HOUSTON -- The New England Patriots dared Jake Delhomme to beat them. They practically spit in his face. They snatched away his running game, slapped around his linemen like a bunch of Ryder mules and said, in so many words, "You're next."
Well, next time, the Patriots might want to re-think that strategy.
Delhomme, the Carolina Panthers' down-home quarterback, did more for his reputation as a legitimate NFL star in a Super Bowl defeat Sunday than he would have had the game gone as he and his teammates wanted it to go.
During the best quarterback shootout in Super Bowl history, Delhomme morphed from a guy who simply hands off to a master of the passing game. He went from caretaker of one of the league's best running games to a well-rounded quarterback with an unlimited future.
And, with it, Delhomme becomes a rarity in the league -- a loser who has gained the reputation of a winner.
"A loss is a loss. We got beat," a dejected Delhomme drawled after the game. "We lost the biggest game of our life."
Delhomme was the other QB in this star-starved Super Bowl, the counterpart to the dimple-chinned Patriots' hero, Tom Brady. Delhomme was the "aw, shucks" to Brady's big-smiled cool. He was the spicy gumbo to Brady's clam chowder.
No one expected a shootout between these two. Super Bowl XXXVIII set up to be a chess match between the close-to-great Patriots' defense and the punishing running game of the Panthers, featuring 1,400-yard runner Stephen Davis.
But the Patriots were having none of that Carolina running game. So Delhomme was forced into dropping back early -- which is just what the Patriots wanted.
In the early going, Delhomme was terrible. In the first quarter, he was a paltry one-for-six, for one yard. He missed his first two passes in the second quarter, too. And on the next dropback, Patriots linebacker Mike Vrabel sacked him, forcing a fumble that led to New England's first touchdown.
But then, in the Panthers' next drive, Delhomme came alive, picking apart the seams of the New England zone. He connected with Ricky Proehl for 13 yards, then Muhsin Muhammad for 23. Delhomme, who expected more man-to-man from the Patriots, found Proehl for another 15 yards and then, two plays later, caught Steve Smith streaking down the sideline with a picture perfect 39-yard pass, against single coverage, for a touchdown.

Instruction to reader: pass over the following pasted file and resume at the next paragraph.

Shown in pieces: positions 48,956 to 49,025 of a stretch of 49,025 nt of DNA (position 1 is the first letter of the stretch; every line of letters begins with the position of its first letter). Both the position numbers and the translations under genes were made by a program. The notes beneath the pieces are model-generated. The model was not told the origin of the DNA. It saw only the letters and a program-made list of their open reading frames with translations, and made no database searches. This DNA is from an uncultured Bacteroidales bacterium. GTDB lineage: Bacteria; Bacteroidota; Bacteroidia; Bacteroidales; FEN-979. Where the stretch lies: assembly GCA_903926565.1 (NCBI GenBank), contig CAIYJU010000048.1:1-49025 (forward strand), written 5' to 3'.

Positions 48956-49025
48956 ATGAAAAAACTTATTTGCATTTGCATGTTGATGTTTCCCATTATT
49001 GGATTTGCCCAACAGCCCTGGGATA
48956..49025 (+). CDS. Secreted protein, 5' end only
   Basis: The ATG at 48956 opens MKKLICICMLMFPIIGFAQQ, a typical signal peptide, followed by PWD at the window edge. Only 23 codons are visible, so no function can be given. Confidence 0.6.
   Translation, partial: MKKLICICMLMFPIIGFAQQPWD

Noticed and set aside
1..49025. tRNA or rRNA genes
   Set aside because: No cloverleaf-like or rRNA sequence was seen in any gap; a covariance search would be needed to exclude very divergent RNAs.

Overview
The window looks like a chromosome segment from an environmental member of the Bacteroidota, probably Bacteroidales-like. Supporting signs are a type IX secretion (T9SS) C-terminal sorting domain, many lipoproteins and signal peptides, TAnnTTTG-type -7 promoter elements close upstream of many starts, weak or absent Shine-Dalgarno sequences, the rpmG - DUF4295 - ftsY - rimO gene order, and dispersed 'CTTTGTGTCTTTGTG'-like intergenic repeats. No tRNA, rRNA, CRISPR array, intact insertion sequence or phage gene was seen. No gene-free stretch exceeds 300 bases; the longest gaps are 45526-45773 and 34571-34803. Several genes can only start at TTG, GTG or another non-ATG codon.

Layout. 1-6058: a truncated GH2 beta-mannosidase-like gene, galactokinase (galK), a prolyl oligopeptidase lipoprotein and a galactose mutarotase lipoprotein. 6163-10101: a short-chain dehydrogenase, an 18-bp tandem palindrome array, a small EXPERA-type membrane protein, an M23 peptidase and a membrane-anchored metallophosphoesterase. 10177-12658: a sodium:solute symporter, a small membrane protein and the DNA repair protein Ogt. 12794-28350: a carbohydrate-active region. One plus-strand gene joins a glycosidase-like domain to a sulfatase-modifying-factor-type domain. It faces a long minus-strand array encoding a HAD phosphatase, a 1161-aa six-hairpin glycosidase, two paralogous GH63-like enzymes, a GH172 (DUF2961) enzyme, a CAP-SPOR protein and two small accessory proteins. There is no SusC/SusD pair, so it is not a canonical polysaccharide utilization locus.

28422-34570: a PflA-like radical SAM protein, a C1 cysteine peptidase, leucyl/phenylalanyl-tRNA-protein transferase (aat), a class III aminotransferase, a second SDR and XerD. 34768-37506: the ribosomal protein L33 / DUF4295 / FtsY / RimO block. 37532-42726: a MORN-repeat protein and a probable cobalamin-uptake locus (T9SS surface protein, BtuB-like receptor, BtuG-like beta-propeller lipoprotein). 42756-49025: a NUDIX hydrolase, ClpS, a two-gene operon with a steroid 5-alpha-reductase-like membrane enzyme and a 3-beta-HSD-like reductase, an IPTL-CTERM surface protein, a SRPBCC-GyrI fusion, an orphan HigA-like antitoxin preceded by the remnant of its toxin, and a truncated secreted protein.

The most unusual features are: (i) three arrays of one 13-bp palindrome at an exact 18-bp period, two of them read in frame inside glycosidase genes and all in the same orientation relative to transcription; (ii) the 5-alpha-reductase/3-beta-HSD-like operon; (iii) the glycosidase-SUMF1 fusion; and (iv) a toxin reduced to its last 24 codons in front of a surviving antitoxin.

And the game was on.
"He showed me he's a player. It would have been easy to pack it in early. But he kept coming," said Patriots linebacker Tedy Bruschi. "I think he's a guy, if you're a Carolina fan, you have hope you have a good one there."
After starting the game 1-for-9, Delhomme was sizzling for the rest of the game. He connected on 15 of his next 24 passes for 322 yards, finishing 16-of-33 for 323 yards with three touchdowns and no interceptions.
"He never ceases to amaze me as far as being on a big stage and coming through with some big plays," said his head coach, John Fox. "He has a lot of heart."
Brady was good, too. He was 32-for-48 for 354 yards. He had three touchdown passes. But he was picked once, a critical end zone interception that let the Panthers back in the game. Together, Brady and Delhomme threw up more passing yards than any two quarterbacks ever have in a Super Bowl.
But if you're looking at their numbers, side by side, Delhomme looks like the winner.
"He has a bright, bright future in this league," Fox said. "I think he showed that [Sunday night]."
Maybe the best thing about Delhomme, though, one of those things that will make him a legitimate star in this league some day, is that afterward he was red-eyed and disconsolate. He didn't care that the Panthers gave the favored Patriots everything they could handle, and then gave them some more.
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In the biggest game of his life, Delhomme played the biggest game of his life. But it wasn't enough to win.
So it wasn't enough.
"I didn't come into this game with a chip on my shoulder. That was the farthest thing from my mind," he said. "I don't know if I proved anything to myself. All I wanted to do was prove something to my teammates."
On the field after the game, as the commotion and celebration swirled around the Patriots, Delhomme watched silently. Afterward, doing his time with the media, he was asked why he stuck around.
"To let it hurt," he said.
He paused a while, fumbled for some more words and then said, "Someday, I'd like to be able to get that rush."
Someday will come soon enough for Jake Delhomme. He proved that Sunday in the way that he lost.